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How the world’s first 3D pen is helping London’s disadvantaged children
Although the World Cup is currently in full swing in Brazil a different type of excitement is taking place in London, where disadvantaged children are being treated to a hands-on experience with some of the world’s leading tech gadgets.
Known as The Tech Hub, the scheme will let children use the world’s first 3D pen alongside new 3D printers and “augmented reality” spectacles. The aim of the project is to help children from the most disadvantaged and deprived backgrounds use new technology that will not only inspire them, but also advance their career opportunities.
Otherwise known as the 3Doodler, the 3D pen caused excitement across the internet last year when it was introduced to the Kickstarter platform where 26,000 people raised over $2 million to get production of the pen started. According to reports, it has also gone down a storm with the children at The Tech Hub, where they have enjoyed “drawing” an array of creative and fantastical shapes.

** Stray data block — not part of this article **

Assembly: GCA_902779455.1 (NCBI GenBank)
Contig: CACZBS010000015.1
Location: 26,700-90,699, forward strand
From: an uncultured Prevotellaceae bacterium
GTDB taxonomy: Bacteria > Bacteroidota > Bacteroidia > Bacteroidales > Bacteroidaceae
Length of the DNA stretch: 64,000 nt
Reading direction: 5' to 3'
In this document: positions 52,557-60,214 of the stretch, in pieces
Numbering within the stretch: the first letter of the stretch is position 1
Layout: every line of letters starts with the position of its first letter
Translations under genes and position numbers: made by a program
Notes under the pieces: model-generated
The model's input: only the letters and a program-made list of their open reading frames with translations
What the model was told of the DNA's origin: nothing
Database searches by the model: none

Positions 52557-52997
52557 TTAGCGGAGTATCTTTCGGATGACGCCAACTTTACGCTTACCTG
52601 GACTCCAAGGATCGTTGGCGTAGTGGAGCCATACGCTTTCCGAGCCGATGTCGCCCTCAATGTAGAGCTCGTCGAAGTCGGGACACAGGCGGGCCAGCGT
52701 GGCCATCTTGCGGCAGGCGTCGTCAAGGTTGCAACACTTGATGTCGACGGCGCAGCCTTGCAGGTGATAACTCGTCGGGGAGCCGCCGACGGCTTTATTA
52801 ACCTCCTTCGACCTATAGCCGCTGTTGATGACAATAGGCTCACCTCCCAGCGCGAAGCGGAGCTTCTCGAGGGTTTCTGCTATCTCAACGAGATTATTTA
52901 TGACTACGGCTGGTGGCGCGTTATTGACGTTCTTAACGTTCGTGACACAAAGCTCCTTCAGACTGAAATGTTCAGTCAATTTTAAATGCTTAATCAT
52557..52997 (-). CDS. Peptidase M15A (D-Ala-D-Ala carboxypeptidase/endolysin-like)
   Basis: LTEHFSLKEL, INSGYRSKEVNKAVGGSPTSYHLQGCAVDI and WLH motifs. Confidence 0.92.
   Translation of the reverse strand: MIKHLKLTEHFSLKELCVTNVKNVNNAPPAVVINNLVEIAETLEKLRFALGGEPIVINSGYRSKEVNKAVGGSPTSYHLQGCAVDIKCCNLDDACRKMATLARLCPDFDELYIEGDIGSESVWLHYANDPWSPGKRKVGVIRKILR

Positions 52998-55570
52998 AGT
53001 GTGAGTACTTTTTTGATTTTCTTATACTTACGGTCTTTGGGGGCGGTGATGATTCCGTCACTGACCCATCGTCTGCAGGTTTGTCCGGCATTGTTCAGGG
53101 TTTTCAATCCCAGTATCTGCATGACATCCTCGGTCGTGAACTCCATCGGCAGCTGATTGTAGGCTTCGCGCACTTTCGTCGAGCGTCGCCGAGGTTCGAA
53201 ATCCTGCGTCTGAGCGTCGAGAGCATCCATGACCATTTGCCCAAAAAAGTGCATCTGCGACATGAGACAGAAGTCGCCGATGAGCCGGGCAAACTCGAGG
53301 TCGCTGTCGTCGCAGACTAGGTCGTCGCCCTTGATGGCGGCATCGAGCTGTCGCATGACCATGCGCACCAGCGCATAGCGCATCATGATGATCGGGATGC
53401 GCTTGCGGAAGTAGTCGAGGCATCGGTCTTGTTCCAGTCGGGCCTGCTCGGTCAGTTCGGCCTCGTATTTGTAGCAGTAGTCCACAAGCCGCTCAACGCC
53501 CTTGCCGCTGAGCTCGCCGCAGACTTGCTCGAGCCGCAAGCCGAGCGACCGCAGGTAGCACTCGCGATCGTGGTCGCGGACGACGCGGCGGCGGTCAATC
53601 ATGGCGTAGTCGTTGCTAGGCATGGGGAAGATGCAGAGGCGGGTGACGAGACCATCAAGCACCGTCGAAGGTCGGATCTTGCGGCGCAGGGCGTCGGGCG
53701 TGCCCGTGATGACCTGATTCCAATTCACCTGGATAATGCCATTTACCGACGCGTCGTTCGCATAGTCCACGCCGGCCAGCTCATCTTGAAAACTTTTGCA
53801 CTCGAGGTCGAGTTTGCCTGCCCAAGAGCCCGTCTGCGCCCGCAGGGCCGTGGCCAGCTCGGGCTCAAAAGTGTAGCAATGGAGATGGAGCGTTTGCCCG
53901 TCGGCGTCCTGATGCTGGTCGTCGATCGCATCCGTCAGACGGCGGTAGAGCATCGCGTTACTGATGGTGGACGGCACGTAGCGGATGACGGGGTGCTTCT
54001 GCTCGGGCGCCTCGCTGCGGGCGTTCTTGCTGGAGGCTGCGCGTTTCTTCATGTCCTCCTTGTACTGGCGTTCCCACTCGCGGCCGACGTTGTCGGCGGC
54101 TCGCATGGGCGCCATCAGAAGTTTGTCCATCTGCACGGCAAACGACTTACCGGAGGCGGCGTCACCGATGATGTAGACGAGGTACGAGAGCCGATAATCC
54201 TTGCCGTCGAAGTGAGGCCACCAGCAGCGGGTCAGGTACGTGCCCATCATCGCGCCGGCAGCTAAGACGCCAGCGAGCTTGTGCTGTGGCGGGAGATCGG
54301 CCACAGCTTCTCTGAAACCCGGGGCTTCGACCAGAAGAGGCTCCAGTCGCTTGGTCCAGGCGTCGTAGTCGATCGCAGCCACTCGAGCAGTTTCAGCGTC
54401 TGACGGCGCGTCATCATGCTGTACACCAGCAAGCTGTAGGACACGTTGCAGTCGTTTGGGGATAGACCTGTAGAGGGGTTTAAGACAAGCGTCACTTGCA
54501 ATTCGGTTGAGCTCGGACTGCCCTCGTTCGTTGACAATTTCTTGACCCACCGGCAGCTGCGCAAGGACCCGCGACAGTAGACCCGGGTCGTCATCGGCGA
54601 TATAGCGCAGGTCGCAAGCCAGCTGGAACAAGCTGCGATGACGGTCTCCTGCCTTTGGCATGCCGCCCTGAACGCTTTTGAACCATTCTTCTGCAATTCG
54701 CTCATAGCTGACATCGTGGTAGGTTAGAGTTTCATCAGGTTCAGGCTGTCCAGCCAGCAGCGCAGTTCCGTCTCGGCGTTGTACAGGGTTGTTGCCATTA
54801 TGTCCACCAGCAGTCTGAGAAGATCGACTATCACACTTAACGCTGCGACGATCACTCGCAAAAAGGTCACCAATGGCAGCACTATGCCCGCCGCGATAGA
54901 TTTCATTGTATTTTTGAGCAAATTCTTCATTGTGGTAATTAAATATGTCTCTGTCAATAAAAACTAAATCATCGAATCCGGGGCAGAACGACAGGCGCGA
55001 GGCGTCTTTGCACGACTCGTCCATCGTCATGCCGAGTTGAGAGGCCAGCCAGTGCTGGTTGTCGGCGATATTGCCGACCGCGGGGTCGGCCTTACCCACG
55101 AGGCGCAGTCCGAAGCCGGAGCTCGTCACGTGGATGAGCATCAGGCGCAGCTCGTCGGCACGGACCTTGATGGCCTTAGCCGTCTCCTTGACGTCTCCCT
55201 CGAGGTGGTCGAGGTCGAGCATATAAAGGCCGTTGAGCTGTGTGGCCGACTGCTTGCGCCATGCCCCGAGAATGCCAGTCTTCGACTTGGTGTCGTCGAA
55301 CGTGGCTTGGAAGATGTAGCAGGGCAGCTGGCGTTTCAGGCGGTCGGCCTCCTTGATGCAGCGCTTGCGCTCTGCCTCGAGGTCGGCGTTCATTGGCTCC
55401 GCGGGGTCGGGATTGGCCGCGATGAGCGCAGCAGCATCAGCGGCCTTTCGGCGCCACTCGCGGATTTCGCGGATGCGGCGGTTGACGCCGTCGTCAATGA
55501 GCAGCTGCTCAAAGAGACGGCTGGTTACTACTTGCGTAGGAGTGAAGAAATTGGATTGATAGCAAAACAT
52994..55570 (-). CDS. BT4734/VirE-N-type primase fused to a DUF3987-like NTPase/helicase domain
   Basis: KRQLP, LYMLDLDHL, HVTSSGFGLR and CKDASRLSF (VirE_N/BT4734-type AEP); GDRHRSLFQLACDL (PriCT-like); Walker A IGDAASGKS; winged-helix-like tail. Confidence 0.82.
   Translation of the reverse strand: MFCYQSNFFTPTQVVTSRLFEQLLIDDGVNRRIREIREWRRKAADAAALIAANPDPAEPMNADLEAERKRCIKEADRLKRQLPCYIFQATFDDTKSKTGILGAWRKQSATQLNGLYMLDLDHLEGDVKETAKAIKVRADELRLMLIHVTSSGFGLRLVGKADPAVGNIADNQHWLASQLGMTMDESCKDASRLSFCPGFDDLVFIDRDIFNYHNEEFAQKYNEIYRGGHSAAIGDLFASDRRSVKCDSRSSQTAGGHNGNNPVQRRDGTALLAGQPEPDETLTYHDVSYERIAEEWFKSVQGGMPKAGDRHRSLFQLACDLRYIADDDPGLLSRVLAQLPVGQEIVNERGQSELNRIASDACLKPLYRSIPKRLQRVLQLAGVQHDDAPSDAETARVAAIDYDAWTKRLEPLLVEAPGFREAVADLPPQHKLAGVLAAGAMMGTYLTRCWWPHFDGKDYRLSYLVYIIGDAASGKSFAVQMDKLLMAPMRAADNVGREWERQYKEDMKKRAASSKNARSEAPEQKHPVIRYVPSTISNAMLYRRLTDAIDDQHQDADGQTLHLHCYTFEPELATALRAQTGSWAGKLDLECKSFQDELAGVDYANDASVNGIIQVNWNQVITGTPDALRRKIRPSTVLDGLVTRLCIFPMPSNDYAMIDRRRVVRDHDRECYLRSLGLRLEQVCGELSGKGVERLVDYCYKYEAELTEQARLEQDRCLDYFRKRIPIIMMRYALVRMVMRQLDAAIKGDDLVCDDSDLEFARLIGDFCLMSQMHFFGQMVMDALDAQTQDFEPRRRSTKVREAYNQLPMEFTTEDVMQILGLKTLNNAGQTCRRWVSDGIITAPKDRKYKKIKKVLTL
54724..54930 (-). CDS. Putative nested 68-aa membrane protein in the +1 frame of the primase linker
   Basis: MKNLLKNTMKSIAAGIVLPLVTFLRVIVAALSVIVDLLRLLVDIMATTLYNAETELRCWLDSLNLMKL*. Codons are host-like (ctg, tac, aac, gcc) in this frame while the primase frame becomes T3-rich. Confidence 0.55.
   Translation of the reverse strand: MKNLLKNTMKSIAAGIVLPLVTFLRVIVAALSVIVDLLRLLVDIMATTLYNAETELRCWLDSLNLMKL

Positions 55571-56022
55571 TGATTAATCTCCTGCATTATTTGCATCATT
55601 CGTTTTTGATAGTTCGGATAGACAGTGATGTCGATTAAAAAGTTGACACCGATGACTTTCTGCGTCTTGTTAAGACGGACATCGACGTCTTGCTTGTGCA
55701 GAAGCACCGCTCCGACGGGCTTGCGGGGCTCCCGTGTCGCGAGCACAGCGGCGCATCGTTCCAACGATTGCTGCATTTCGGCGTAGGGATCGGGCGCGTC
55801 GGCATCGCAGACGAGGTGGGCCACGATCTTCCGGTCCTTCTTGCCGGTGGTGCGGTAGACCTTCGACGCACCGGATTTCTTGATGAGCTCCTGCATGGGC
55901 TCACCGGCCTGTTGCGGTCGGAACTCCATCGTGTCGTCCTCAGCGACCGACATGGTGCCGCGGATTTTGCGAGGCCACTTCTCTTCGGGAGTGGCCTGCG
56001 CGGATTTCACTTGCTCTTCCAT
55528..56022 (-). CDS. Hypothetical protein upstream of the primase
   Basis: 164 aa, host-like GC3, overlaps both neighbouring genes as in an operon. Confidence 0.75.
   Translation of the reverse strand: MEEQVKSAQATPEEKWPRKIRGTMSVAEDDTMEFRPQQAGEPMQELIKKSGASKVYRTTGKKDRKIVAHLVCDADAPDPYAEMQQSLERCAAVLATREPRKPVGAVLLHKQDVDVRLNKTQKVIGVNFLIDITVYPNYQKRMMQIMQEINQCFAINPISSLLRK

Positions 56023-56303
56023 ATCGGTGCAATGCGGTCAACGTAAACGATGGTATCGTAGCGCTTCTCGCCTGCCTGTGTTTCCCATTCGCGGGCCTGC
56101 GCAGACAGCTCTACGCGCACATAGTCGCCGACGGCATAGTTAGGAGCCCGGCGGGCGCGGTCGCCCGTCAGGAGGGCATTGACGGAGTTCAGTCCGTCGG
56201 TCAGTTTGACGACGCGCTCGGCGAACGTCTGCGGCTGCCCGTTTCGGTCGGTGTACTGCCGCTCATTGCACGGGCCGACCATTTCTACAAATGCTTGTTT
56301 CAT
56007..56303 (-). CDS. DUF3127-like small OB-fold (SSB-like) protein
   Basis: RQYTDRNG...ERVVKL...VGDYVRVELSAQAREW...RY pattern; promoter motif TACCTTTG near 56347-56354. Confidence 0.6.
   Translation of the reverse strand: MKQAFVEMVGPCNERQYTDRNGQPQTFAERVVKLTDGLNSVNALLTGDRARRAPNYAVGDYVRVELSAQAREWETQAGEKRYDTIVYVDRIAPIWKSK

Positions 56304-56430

Based at Dragon Hall in Convent garden, The Tech Hub aims to steer away from conventional modes of mentoring, which includes “CV writing sessions, job searching classes and work placements.”
According to the Dragon Hall website:
“We want to offer an opportunity to access as much new technology as possible, to create things with a 3D printer, to learn how to code, to be given the tools to build robotics, to design virtual reality games – whatever it takes.
“Our plans are to develop the Hub to enable people of all ages to access cutting edge technology in a fun and creative environment, to keep the activities free or at an affordable cost and to involve everyone in the digital wonders that just keep on happening!”
James Dellow, a Youth and Innovation Manager at the Convent Garden Dragon Hall Trust spoke to the London Standard and said that, “there’s a digital elite who have access to all these wonderful developments that are revolutionising our world and a tech-underclass who do not.”
With more pen technologies appearing on websites such as Kickstarter on a seemingly endless basis, it is interesting to see just how these inventions can be used to help the disadvantaged. It also poses the intriguing question of how much more potential there is out there, just waiting to be discovered by charities.
The TechDay at Dragon Hall takes place on June 17 and digital tickets can be sought here.